Among the spectators who thronged the bleachers to watch Clarence perform there appeared week after week a little, gray, dried-up man, insignificant except for a certain happy choice of language in moments of emotion and an enthusiasm far surpassing that of the ordinary spectator. To the trained eye there is a subtle but well-marked difference between the fan, the bug, and—the last phase—the nut of the baseball world. This man was an undoubted nut. It was writ clear across his brow.

 

FATE had made Daniel Rackstraw—for it was he—a tainted millionaire, but at heart he was a baseball spectator. He never missed a game. His library of baseball literature was the finest in the country. His baseball museum had but one equal, that of Mr. Jacob Dodson of Detroit. Between them the two had cornered, at enormous expense, the curio market of the game. It was Rackstraw who had secured the glove worn by Neal Ball, the Cleveland shortstop, when he made the only unassisted triple play in the history of the game; but it was Dodson who possessed the bat which Hans Wagner used as a boy. The two men were friends, as far as rival connoisseurs can be friends; and Mr. Dodson, when at leisure, would frequently pay a visit to Mr. Rackstraw’s country home, where he would spend hours gazing wistfully at the Neal Ball glove buoyed up only by the thought of the Wagner bat at home.

 

ISABEL saw little of Clarence during the summer months, except from a distance. She contented herself with clipping photographs of him from the evening papers. Each was a little more unlike him than the last, and this lent variety to the collection. Her father marked her new-born enthusiasm for the national game with approval. It had been secretly a great grief to the old buccaneer that his only child did not know the difference between a bunt and a swat, and, more, did not seem to care to know. He felt himself drawn closer to her. An understanding, as pleasant as it was new and strange, began to spring up between parent and child.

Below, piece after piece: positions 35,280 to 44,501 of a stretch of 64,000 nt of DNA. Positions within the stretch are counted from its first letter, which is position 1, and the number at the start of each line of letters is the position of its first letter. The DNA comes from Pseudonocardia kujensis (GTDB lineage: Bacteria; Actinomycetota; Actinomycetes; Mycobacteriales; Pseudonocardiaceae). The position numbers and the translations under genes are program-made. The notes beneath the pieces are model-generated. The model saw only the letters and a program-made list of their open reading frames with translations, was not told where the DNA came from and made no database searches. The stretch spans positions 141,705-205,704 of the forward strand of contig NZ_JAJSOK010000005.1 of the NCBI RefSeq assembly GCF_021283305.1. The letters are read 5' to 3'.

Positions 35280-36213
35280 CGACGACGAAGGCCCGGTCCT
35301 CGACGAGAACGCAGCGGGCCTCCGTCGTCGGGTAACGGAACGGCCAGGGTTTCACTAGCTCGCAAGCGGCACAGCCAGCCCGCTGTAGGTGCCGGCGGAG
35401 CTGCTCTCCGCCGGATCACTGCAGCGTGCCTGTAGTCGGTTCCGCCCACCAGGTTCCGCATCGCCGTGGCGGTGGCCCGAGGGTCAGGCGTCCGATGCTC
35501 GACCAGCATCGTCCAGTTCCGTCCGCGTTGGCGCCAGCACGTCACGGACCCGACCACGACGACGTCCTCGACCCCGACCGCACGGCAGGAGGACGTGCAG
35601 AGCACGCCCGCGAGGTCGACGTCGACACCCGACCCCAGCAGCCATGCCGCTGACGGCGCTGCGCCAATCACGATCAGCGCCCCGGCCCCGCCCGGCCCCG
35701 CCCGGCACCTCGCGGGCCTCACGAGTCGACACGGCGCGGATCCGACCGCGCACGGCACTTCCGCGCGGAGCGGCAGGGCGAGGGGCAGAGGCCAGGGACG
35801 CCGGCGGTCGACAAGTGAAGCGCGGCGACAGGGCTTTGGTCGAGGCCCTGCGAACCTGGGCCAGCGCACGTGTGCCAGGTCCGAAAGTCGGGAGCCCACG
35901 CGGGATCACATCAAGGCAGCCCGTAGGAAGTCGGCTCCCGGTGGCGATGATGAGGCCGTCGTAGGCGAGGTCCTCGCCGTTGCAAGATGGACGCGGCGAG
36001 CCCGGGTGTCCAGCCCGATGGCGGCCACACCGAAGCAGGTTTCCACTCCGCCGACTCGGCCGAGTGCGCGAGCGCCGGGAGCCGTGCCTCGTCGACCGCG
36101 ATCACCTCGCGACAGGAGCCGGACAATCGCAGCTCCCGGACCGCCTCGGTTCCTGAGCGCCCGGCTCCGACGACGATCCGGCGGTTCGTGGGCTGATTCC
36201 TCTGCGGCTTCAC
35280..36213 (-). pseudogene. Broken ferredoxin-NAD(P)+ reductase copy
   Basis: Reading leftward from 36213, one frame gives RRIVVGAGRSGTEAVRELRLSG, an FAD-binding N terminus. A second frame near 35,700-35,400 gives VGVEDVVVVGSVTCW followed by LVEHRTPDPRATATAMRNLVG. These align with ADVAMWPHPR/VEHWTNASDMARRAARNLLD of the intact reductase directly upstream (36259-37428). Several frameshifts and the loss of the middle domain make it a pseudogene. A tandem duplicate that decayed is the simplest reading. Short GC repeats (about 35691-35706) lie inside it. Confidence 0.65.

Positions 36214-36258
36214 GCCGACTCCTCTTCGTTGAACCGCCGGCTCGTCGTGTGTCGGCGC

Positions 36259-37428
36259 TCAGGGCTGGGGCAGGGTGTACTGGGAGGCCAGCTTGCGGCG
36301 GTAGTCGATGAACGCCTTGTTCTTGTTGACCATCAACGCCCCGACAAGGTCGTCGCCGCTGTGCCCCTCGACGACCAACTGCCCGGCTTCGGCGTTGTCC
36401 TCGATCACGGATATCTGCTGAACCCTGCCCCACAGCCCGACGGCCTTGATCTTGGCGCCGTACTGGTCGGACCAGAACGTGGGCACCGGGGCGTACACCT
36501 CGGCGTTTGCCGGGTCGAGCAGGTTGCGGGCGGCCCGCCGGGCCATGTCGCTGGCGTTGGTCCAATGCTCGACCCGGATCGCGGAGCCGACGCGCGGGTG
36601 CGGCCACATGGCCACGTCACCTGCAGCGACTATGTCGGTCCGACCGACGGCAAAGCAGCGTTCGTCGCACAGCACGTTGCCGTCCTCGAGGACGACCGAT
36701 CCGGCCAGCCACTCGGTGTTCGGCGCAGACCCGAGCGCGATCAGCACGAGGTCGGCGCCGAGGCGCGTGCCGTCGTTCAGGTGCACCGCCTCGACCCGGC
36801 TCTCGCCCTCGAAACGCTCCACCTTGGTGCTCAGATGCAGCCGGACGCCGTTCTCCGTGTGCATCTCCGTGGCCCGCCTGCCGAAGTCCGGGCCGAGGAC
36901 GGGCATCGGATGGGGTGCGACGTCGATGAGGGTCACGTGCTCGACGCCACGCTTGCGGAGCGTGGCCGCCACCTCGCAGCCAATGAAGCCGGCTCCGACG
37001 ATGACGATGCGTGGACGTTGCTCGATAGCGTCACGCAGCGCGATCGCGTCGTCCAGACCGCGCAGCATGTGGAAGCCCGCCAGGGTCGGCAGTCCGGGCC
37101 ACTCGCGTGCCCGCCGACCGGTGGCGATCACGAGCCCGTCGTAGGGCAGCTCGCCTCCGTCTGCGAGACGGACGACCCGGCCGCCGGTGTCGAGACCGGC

As for Clarence, how easy it would be to cut loose to practically an unlimited extent on the subject of his emotions at this time. One can figure him, after the game is over and the gay throng has dispersed, creeping moodily—but what’s the use? Brevity. That is the cry. Brevity. Let us on.

 

THE months sped by. August came and went, and September; and soon it was plain to even the casual follower of the game that, unless something untoward should happen, the Giants must secure the National League pennant. Those were delirious days for Daniel Rackstraw. Long before the beginning of October his voice had dwindled to a husky whisper. Deep lines appeared on his forehead; for it is an awful thing for a baseball nut to be compelled to root, in the very crisis of the season, purely by means of facial expression. In this time of affliction he found Isabel an ever-increasing comfort to him. Side by side they would sit at the Polo Grounds, and the old man’s face would lose its drawn look, and light up, as her clear young soprano pealed out above the din, urging this player to slide for second, that to knock the stitching off the ball; or describing the umpire in no uncertain voice as a reincarnation of the late Mr. Jesse James.